GOP rising star and freshman Rep. Tom Cotton will replace Democratic incumbent Sen. Mark Pryor in Arkansas in what was one of the most hotly contested races in the country.
Cotton, an Army veteran and Harvard Law graduate, ran a solid campaign and led Pryor in most of the polls leading up to the race. His primary strategy was to make every effort to tie Pryor to President Obama.
Pryor was one of five vulnerable Dems in swing states this cycle who told their constituents they could keep their health care plan if Obamacare was passed, and Cotton slammed Pryor for it. “Mark Pryor cast the deciding vote to make you live under Obamacare,” Pryor’s campaign said in an ad.
Cotton also hit Pryor hard for voting for the Senate’s 2013 Gang of Eight bill, which would have granted amnesty to millions of illegals and increased legal immigration, arguing they would take jobs from Arkansas. “Senator Mark Pryor voted for amnesty, citizenship for illegals,” said an ad. (RELATED: Cotton Hits Senator Pryor On Amnesty To Win Swing Voters)
Cotton served two tours in the Army Infantry in Iraq and Afghanistan following the Sept. 11 terrorist attacks, and has been awarded the Bronze Star Medal, Combat Infantryman Badge and Ranger Tab. He worked for consulting firm McKinsey & Co. before securing a congressional seat in 2012.
Pryor tried to characterize Cotton as an overly ambitious, reckless and arrogant tool of politicians and billionaires, and criticized him as the only Arkansas congressman to vote against the Farm Bill, but struggled to find a working strategy. President Obama’s approval rating is below 40 percent in the state, and Pryor recently admitted the president has been “a drag” on his campaign.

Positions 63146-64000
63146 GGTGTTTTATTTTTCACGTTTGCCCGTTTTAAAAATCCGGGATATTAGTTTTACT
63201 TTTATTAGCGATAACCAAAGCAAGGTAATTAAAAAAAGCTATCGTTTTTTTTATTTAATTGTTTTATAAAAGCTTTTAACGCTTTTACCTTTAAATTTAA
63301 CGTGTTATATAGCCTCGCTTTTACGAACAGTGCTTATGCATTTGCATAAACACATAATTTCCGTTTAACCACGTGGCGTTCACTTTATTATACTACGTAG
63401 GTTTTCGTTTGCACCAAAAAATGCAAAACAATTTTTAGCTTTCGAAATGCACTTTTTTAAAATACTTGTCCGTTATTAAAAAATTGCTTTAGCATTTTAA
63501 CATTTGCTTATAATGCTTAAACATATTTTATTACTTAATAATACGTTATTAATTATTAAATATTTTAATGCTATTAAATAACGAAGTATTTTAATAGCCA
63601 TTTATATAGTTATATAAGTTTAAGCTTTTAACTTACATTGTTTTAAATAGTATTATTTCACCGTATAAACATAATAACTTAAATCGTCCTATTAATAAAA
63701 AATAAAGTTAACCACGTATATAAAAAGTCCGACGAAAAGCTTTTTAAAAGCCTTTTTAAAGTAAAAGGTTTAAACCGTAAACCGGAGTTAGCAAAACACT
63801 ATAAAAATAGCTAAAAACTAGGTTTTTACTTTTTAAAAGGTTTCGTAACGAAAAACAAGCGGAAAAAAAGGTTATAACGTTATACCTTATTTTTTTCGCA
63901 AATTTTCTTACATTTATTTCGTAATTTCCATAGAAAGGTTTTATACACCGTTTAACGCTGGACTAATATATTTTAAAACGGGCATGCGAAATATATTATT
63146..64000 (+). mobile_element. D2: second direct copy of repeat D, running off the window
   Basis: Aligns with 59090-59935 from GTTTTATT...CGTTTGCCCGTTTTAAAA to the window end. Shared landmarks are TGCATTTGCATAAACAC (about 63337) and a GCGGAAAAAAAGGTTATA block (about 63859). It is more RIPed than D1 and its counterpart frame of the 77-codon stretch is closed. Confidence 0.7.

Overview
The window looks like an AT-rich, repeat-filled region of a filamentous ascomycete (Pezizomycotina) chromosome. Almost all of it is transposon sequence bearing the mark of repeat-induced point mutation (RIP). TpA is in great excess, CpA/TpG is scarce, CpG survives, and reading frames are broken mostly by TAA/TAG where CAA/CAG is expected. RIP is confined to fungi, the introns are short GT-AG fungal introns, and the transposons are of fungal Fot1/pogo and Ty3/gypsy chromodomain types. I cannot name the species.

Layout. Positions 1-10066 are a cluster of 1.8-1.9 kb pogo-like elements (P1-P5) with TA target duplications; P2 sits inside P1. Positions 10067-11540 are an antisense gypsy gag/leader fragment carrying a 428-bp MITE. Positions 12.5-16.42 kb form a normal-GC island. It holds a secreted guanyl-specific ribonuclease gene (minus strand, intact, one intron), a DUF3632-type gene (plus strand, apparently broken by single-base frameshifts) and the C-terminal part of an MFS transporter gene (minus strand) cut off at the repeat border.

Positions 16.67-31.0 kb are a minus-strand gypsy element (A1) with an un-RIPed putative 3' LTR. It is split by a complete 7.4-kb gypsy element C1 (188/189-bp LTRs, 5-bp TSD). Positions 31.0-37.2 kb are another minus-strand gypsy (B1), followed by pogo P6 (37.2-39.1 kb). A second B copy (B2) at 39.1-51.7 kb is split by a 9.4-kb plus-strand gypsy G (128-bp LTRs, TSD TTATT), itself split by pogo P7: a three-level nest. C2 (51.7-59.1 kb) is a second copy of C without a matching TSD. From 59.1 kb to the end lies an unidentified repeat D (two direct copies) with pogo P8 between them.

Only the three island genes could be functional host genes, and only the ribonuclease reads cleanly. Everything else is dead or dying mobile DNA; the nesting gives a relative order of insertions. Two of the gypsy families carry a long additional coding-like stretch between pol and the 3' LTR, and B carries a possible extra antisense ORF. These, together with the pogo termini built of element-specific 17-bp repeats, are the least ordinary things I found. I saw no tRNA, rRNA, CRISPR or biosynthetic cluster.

That campaign was marked by a series of misteps, gaffes and mismanagement.
In a debate with Cotton, Pryor said the middle class makes up to $200,000. Asked again for a specific definition, he said, “Well again, I’d say probably up to $200,000, there’s different definitions but that’s my working definition.” His comment drew heavy criticsim, and Cotton immediately jumped on the comment. “Sen. Pryor must be the one who’s hanging out with out-of-state billionaires if he thinks $200,000 in Arkansas is the middle class,” he said. (RELATED: Democrat Mark Pryor Thinks 200K Is Middle Class)
When a reporter asked him about Cotton’s military career, and whether he thought it was a requirement for running for the Senate, Pryor said he respects his service, but that he gives off this “sense of entitlement,” because he served his country. (RELATED: Pryor: Military Service Gives Cotton ‘Sense Of Entitlement’)
Pryor ran an ad slamming Cotton because he “voted against preparing America for pandemics like Ebola,” but when a reporter asked him whether President Obama’s response to the outbreak was adequate, he stumbled embarrassingly over the answer. (RELATED: Mark Pryor Botches A Reporter’s Simple Question)
And in a silly error, Pryor stood in front of a sign on a podium at a Medicare press conference that read “TheRealTomCottonRecord.com,” which is a direct link to Cotton’s official website. The link should have read “TheRealCottonRecord.com” minus the Tom.
Pryor took over his father and former governor David Pryor’s senate seat in 2008 against no Republican opposition in a climate more favorable to Democrats, and Iowa’s own Bill Clinton stumped for him. And he dumped $13.5 million into the race — almost twice as much as Cotton. But his loss signals the end of an era of Clinton inspired centrist Democrats in the state.
Content created by The Daily Caller News Foundation is available without charge to any eligible news publisher that can provide a large audience. For licensing opportunities of our original content, please contact firstname.lastname@example.org
Content created by The Daily Caller News Foundation is available without charge to any eligible news publisher that can provide a large audience. For licensing opportunities of our original content, please contact email@example.com.
The opinions expressed by columnists are their own and do not necessarily represent the views of Barb Wire.